Ah, welcome to my world.
Not only is there no consistency within catalogs, there’s no
consistency from one publication to the next. Then there’s the
challenge of international variations in spelling – jewellery vs.
jewelry, for example, or carat vs. karat. Throw in the fact that many
of us are, well, poor spellers and it’s a wonder we ever understand
JCK published a jeweler’s dictionary at one time, which I used as my
default bible for years. Unfortunately, it’s out of print now, and I
don’t know where you would find a copy. I like the Jewelers’
Resource by Bruce Knuth because it has an extensive glossary and the
book itself is fairly inexpensive. Oppo Untracht’s seminal work, or
Tim McCreight’s The Complete Metalsmith could also serve as a
Another suggestion would be to look at industry magazines rather
than catalogs. The folks who put catalogs together aren’t usually all
that worried about consistency or “style,” as it’s called in my
business. Magazine editors, on the other hand, tend to obsess over
it. So you will, normally, find more consistency within these
publications – although not necessarily between them.
For measurements and other words that exist in the Real World
outside of our little corner of existence, you can defer to either
the Chicago Manual of Style or the Associated Press Stylebook. For a
book, the Chicago Manual would probably be the first choice: the AP
Stylebook tends to be used more often by newspapers and other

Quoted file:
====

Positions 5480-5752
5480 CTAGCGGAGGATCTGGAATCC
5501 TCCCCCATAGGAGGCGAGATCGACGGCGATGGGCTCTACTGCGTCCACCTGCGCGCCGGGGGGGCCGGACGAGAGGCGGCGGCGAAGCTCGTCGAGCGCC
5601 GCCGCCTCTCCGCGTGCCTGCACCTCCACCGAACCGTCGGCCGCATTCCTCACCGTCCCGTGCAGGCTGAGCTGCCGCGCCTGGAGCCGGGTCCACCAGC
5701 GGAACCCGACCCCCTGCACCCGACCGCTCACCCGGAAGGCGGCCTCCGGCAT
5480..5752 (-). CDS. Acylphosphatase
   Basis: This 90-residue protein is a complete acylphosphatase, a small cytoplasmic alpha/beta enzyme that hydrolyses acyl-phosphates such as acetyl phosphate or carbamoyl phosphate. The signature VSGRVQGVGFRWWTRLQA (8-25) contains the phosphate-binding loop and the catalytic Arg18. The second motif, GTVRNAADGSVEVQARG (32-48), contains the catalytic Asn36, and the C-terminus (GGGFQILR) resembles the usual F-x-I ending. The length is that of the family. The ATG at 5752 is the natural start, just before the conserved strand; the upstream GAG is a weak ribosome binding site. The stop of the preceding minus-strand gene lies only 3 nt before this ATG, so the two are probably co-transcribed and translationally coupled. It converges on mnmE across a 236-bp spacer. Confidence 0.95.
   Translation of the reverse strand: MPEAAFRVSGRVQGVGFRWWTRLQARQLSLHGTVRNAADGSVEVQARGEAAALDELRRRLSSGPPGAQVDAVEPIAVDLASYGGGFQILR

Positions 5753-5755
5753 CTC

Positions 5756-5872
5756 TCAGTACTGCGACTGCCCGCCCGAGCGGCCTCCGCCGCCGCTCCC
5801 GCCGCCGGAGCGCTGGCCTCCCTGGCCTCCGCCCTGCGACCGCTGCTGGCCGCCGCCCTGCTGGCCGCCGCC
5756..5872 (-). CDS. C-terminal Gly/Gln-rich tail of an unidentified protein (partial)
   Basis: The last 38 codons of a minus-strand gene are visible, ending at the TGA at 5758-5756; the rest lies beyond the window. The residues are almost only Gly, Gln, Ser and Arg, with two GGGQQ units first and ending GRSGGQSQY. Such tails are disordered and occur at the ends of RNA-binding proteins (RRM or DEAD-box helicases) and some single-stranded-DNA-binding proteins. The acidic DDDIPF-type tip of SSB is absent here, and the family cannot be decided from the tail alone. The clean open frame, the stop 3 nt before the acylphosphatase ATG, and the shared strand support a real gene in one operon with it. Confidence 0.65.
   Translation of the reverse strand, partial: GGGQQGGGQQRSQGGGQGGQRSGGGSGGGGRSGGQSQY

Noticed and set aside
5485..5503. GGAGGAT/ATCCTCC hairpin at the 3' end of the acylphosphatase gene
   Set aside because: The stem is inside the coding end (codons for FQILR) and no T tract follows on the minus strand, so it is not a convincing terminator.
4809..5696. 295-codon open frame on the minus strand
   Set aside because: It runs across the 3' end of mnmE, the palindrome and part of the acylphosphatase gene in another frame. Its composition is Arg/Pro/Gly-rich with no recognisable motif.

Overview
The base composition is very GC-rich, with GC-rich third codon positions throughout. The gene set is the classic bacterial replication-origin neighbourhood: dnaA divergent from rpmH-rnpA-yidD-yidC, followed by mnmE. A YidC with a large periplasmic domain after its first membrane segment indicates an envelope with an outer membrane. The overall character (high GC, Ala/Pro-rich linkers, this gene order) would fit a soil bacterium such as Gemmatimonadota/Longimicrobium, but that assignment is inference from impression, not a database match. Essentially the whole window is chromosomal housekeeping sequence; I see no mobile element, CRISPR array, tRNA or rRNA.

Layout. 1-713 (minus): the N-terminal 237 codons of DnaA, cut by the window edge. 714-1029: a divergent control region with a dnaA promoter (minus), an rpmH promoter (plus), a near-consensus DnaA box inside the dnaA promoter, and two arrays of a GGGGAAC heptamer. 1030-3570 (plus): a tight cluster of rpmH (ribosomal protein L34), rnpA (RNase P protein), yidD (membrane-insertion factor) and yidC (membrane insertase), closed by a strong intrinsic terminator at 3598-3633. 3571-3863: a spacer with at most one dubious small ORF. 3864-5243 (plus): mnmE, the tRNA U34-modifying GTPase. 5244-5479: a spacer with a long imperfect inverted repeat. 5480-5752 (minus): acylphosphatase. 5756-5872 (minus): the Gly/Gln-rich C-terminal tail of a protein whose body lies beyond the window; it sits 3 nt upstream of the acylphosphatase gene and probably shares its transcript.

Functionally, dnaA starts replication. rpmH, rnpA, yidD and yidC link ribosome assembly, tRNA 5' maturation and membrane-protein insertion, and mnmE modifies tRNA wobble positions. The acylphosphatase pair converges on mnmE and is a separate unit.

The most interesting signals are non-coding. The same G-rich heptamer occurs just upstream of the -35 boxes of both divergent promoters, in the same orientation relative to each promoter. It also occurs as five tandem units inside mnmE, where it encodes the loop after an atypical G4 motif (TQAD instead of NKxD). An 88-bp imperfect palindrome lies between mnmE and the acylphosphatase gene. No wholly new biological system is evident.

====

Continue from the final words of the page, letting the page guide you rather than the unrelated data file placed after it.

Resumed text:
periodicals. (I’m newspaper trained so it’s my preferred style, but
that’s a personal preference.) You should be able to get either style
book through Amazon.com.
For the rest, the editor gets all the power. Pick the style that
makes the most sense to you, and then stick to it! (Writing it all
down on a single sheet of paper helps with this – it’s amazing how
easy it is to forget how you’d decided to handle this word or that
abbreviation the next time it arises.) For example, we just
established a style for Keum-boo at Studio PMC, the newsletter I
edit. The word is a phonetic spelling from the Korean, and appears
in the literature as kum-bo, kum-boo, keum-boo, keum-bo, with
variations on hyphenations and capitalization, just to keep things
interesting. There doesn’t seem to be a consensus on the “right” way
to do it. So after surveying other jewelry industry magazines and
books, we settled on “Keum-boo” and that will be the “right” way at
Studio PMC from now on. Bwa-ha-ha-ha, Oh the Power!
If I can answer any specific style questions, fire away – I’m well
versed in AJM’s style, and am pretty familiar with how Lapidary
Journal and Colored Stone handle style questions, as well. And after
paying attention to these issues for more than 10 years, I can
usually at least offer a solid rationale for doing things a
particular way. My direct e-mail is @Suzanne_Wade1.
Phone: (508) 339-7366
Fax: (928) 563-8255